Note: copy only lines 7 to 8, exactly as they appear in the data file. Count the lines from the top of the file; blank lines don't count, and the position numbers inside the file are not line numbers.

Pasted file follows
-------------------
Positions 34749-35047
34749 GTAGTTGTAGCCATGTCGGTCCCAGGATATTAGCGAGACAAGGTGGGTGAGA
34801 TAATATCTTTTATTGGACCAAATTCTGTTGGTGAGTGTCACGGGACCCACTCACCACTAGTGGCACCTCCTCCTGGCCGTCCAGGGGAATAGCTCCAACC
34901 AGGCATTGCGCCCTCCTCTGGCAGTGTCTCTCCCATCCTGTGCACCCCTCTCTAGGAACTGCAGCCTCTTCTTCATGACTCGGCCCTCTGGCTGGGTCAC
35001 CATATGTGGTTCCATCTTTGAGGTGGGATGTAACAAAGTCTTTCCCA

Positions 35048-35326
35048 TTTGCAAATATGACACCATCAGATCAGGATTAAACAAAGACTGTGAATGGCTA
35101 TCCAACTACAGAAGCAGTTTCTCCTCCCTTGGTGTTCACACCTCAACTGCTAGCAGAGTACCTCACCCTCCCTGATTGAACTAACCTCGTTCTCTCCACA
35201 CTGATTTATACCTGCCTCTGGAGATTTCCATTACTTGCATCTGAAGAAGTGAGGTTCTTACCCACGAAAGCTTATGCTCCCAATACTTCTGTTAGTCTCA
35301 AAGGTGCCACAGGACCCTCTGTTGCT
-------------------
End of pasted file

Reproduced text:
35048 TTTGCAAATATGACACCATCAGATCAGGATTAAACAAAGACTGTGAATGGCTA
35101 TCCAACTACAGAAGCAGTTTCTCCTCCCTTGGTGTTCACACCTCAACTGCTAGCAGAGTACCTCACCCTCCCTGATTGAACTAACCTCGTTCTCTCCACA